Shrink a painting to the width of a hair and still reproduce all the colors true to the original? Dr. Mario Hentschel from the 4th Physics Institute at the University of Stuttgart succeeded in doing this. The physicist structured Kandinsky's “Improvisation 9” using ion beam lithography – a structuring technique from semiconductor industry – onto an area of 180 x 180 square micrometers. Under the microscope, new opportunities emerge for preservation of art works as well as for applications in nanophotonics, sensing and semiconductors technology. Interested visitors and school classes can find out how art and physics come together in the world's smallest Kandinsky in the Staatsgalerie Stuttgart until December 3rd, 2023.
Colors arise from the reflection or absorption of light. As simple as this may sound, it is a real challenge to artificiality reproduce the entire color palette. Nanophotonic structures with resonances in the ultraviolet, green or yellow spectral range (or structures that show these colors) are difficult to achieve, hampering important applications in sensor technology and nanophotonics. Dr. Mario Hentschel from the 4th Physics Institute at the University of Stuttgart has come across a possibility that will change this.
Physicist traps light in air
The Stuttgart physicist has managed to trap light in thin air instead of solid material. “Materials such as silicon are non-transparent and therefore absorb a lot of light,” explains Hentschel. “We discovered that we can reverse the trapping mechanism and circumvent loss.”Since air is transparent and absorbs almost no light, the new concept allows to unlock previously inaccessible frequency ranges. This opens up new possibilities, for example for the production of microchips and camera lenses, the design of security features, for example for credit cards, and for biomedical analysis of cell tissue. It might also be possible to preserve nanoscale versions of art works, perverting color fading over time.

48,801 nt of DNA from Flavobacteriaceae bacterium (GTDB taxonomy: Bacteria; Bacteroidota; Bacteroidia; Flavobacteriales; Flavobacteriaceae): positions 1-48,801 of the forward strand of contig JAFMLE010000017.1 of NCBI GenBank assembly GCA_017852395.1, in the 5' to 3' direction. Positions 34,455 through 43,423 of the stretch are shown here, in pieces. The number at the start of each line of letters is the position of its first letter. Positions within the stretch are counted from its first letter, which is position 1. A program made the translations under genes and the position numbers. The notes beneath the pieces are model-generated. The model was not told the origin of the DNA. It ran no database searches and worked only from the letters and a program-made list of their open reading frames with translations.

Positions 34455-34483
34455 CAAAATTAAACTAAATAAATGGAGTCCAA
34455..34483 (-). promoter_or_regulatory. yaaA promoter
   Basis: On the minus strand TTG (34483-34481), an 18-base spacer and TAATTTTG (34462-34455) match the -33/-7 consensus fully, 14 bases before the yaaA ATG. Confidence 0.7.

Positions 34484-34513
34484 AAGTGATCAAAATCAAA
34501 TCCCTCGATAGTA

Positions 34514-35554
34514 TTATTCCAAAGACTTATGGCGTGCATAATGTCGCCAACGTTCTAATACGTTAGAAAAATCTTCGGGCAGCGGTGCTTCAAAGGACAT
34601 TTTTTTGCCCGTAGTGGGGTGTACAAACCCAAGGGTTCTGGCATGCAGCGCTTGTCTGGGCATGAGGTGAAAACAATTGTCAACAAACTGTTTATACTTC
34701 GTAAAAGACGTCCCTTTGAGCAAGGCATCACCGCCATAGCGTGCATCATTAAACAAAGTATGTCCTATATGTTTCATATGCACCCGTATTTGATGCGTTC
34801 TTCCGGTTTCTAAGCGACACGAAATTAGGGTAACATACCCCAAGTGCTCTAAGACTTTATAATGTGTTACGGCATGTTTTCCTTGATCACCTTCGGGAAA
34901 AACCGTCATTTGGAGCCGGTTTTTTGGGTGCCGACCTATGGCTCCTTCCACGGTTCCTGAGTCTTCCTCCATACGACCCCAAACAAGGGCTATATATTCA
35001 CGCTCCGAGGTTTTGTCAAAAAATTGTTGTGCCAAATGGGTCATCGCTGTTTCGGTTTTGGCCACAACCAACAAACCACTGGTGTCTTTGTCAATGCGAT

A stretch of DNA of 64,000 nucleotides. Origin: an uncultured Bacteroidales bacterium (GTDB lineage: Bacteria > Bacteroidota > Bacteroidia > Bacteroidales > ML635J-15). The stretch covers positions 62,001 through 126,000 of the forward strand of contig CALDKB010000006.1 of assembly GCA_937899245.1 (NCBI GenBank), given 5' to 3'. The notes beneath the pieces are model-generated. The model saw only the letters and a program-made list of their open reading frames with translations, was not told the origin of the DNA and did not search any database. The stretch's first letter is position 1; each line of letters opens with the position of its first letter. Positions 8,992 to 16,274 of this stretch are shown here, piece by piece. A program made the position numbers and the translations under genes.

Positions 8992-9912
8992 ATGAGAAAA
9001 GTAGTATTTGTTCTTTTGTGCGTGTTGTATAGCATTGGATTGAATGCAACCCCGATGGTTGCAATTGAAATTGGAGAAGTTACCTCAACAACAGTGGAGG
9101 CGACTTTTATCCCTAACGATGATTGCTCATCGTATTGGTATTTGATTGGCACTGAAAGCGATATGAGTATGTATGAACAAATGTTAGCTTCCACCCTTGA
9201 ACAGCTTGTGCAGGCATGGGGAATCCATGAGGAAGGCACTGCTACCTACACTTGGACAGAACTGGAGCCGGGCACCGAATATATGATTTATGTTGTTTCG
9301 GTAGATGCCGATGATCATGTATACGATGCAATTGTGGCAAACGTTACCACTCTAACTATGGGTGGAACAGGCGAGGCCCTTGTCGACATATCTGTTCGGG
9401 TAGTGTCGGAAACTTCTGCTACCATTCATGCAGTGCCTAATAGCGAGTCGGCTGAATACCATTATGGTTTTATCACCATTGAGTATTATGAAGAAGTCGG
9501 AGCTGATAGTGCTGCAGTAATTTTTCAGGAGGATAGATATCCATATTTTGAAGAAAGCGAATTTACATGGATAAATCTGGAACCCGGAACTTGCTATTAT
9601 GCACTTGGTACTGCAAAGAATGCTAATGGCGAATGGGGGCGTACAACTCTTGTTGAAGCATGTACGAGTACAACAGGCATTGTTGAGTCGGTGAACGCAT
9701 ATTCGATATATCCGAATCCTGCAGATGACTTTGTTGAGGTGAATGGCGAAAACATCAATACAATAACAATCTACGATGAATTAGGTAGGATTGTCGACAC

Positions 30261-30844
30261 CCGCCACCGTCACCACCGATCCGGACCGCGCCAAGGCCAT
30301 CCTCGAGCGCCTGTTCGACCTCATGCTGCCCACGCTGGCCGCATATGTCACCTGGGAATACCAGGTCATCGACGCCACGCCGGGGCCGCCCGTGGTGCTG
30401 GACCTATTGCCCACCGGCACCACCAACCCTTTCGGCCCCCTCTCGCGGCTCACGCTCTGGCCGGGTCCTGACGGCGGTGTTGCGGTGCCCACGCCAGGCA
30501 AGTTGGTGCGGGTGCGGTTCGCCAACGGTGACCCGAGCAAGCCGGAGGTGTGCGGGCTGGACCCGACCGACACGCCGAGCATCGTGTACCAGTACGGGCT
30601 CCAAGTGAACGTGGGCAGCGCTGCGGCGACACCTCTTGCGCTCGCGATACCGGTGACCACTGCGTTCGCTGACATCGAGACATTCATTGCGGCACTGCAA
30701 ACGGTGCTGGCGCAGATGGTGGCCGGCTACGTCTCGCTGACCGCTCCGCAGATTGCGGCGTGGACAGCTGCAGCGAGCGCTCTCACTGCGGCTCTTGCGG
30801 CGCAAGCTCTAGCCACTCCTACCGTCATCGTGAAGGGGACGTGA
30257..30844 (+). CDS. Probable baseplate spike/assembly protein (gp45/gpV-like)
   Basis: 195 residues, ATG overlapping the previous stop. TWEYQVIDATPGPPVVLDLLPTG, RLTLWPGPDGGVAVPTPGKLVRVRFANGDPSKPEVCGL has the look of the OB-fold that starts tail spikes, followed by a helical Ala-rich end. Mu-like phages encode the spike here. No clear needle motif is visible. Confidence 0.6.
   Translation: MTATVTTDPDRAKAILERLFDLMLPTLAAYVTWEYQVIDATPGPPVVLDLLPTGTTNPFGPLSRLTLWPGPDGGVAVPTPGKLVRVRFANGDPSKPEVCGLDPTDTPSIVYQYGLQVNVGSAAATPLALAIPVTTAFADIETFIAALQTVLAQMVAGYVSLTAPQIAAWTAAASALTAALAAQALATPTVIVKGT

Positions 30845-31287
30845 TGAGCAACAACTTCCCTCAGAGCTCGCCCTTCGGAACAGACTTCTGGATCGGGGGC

Physics meets art
To demonstrate his discovery in all its colorful splendor, Hentschel used ion beam lithography to structure Wassily Kandinsky's “Improvisation 9” onto a silicon wafer – a basic material in microelectronics and chip manufacturing. A focused gold ion beam, similar to a jet of sand or water from a nozzle, removes material directly from the surface. This “gold sandblast” digs cone-shaped holes in the silicon wafer in which light of a specific wavelength resonates, determined by depth and diameter. Each of the holes forms a pixel of the image, giving the Mini Kandinsky an almost unimaginable resolution of 36,000 dpi (dots per inch).
“What happens in a single hole can be compared to the phenomenon known from the dome of St. Paul's Cathedral in London” explains Hentschel. “You can hear a person loud and clear from across the dome, as if you were standing right next to them. This is because the sound travels along the dome wall, forming a standing wave, like the vibrations on the string of a violin. For the silicon nanoholes the situation is very similar as light moves along the interface between the silicon and the air inside the hole.”
The colors are only visible under the microscope, as the copy of the Kandinsky painting measures just 180 x 180 square micrometers – for comparison, a human hair is approximately 80 micrometers thick. The mini version thus fits almost 40 million times into the original painting which has a size of 110 x 110 square centimeters.
Mini-Kandinsky exhibited in the Staatsgalerie next to original
The mini Kandinsky will be displayed next to the original painting in the Staatsgalerie Stuttgart until December 3rd, 2023. The exhibition is a cooperation between the Staatsgalerie, the University of Stuttgart and the Carl Zeiss AG, providing the optical microscope for visualization. Together with the curator Hendrik Bündge, Hentschel offers guided tours - both to Kandinsky's work and to its nanoscale copy. School classes from the upper levels of technical high schools and advanced physics courses have free entry. The tours take place ono October 10, 2023, 10:15 a.m. to 11:15 a.mo October 12, 2023, 5:00 p.m. to 6:00 p.m You can find more information about the tour and the accompanying exhibition in the October monthly program of the Staatsgalerie Stuttgart.
- October 10, 2023, 10:15 a.m. to 11:15 a.m.
- October 12, 2023, 5:00 p.m. to 6:00 p.m.
Dr. Mario Hentschel, University of Stuttgart, 4th physics institute
Phone: +49 711 685 65104 , E-Mail